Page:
It was not surprising to read Cathy Browne's guest perspective "Everyone loses under bag bans” in the Jan. 3 edition of the Daily Journal against legislation to ban single-use plastic bags since she is the general manager of a plastic bag manufacturer. But the argument that no one wins if we quit using single use plastic grocery bags is simply not true.
Local governments throughout California have been working hard to ban single-use plastic bags for good reason. Bay Area residents use 3.8 billion plastic bags every year, and only 5.2 percent of plastic bags are recycled (EPA 2005). About 1 million bags end up in the San Francisco Bay each year.
It costs the state $25 million annually to manage plastic bag pollution. The city of San Francisco estimates that $8.5 million annually is spent dealing with their plastic bag litter. And that is just the cost to the community to clean up the litter.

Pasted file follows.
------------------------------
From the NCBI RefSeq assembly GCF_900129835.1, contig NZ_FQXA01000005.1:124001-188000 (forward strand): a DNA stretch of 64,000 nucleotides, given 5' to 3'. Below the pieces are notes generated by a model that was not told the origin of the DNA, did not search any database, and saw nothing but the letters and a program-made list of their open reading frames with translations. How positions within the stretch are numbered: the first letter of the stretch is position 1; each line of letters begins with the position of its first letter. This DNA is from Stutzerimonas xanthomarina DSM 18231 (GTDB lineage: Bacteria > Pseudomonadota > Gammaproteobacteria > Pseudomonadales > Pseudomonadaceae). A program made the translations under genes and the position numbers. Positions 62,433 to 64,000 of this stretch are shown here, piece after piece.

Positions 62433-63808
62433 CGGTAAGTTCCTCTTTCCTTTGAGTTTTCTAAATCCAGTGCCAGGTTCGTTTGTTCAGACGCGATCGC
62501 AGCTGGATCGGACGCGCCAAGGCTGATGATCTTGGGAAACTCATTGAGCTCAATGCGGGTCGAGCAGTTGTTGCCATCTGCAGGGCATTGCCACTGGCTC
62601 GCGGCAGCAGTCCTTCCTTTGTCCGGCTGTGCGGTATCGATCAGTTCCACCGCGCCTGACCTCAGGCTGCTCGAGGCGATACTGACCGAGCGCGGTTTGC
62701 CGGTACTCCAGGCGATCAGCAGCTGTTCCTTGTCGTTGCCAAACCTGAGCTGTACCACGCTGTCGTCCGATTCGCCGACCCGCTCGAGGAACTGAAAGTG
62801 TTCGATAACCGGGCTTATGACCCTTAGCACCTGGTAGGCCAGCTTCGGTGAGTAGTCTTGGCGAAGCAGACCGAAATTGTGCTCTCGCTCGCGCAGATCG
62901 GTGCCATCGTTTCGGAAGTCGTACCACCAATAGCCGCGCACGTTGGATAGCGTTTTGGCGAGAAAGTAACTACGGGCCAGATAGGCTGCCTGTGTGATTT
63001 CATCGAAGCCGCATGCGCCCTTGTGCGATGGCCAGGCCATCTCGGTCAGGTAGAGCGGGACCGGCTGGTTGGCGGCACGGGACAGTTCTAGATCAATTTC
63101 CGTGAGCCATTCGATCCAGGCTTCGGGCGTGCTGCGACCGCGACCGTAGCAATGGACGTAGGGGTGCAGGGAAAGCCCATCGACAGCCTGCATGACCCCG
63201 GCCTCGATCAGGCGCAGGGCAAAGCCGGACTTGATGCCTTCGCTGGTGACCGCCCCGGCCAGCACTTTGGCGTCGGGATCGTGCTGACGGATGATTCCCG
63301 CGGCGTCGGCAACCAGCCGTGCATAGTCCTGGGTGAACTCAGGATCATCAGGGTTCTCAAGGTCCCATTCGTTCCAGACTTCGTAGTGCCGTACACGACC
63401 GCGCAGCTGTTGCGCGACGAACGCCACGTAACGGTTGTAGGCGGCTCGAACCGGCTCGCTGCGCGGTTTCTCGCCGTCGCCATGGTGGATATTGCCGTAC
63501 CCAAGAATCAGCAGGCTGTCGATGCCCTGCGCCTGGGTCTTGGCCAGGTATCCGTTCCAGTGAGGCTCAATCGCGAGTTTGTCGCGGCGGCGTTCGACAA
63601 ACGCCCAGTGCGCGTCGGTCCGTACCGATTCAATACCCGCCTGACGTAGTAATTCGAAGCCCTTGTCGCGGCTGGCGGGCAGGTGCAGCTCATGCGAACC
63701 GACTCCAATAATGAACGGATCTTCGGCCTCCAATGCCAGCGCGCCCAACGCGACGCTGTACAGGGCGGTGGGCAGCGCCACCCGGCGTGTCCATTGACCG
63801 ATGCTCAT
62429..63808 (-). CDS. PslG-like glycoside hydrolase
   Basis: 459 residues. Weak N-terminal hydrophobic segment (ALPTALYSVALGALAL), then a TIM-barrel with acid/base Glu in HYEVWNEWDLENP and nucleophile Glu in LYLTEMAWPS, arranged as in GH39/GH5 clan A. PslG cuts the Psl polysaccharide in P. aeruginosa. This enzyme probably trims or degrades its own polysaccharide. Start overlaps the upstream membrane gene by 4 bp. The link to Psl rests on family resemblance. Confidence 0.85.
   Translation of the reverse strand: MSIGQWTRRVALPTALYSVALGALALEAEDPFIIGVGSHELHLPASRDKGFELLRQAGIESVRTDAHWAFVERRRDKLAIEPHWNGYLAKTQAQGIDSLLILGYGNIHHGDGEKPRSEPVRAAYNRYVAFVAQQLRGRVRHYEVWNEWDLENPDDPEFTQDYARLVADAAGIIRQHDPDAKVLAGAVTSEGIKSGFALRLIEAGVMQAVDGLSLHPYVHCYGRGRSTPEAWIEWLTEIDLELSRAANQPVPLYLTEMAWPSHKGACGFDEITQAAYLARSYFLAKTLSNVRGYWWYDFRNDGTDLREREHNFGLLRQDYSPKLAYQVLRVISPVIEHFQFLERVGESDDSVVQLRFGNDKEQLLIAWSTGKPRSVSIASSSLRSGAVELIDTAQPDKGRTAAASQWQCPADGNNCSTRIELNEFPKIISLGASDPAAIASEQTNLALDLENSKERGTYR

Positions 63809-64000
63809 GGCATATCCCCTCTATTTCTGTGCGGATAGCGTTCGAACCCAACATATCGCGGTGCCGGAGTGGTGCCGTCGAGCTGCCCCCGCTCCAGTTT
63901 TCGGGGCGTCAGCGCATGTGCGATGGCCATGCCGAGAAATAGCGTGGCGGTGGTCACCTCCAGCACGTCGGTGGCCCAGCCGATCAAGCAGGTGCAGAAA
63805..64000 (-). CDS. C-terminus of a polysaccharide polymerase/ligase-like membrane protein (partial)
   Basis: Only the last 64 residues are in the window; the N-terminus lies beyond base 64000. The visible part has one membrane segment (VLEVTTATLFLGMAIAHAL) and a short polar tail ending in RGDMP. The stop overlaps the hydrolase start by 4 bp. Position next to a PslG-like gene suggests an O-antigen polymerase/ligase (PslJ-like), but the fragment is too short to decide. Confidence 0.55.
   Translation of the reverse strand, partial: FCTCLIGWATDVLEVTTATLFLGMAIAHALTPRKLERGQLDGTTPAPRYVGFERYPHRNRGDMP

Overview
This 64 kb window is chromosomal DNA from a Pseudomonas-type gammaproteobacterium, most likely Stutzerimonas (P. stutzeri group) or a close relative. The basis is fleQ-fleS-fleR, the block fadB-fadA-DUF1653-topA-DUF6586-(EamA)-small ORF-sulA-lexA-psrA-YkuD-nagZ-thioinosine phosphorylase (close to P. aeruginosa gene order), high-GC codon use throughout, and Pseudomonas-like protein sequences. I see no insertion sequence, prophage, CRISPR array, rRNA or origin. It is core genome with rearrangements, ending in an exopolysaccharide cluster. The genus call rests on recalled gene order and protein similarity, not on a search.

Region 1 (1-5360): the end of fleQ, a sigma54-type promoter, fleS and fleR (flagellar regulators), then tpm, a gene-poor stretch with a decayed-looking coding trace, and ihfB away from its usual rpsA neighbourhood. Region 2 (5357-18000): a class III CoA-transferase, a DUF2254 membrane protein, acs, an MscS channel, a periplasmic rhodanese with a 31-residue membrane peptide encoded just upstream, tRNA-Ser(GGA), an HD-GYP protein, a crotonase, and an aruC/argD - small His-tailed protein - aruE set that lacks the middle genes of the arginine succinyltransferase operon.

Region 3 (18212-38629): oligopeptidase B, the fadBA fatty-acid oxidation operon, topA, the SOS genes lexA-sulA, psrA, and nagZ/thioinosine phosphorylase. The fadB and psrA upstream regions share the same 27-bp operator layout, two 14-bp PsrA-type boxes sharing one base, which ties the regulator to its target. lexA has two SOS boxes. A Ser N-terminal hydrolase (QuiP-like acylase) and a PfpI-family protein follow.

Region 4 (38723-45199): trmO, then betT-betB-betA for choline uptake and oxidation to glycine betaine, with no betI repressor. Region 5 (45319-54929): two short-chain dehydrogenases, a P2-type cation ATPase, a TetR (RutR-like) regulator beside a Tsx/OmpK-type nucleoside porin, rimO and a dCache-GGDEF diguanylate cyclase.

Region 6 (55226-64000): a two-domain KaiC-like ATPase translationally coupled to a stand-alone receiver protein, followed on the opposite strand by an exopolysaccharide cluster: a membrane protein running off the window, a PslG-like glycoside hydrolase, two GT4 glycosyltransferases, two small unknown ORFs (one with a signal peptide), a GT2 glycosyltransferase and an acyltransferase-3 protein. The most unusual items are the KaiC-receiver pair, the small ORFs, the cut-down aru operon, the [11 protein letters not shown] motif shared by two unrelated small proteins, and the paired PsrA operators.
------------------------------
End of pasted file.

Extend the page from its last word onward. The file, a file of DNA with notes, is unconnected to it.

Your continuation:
From spring 2007 to February 2011, Save Our Shores cleanup volunteers removed more than 26,000 plastic bags alone from local beaches and rivers, and we know that countless other plastic bags have made their way onto San Mateo County beaches and coastal ecosystems. Plastic is not biodegradable. In the marine environment, it breaks down into toxic microscopic particles that are ingested by wildlife, and enter the food chain that we depend on.
Let's not accept the argument that we need to continue to pollute our environment, and pay more of our tax dollars to clean it up, to save Southern California manufacturing jobs. Instead, let's urge Ms. Browne and Crown Poly to change their course to a sustainable solution by creating jobs in reusable bag manufacturing.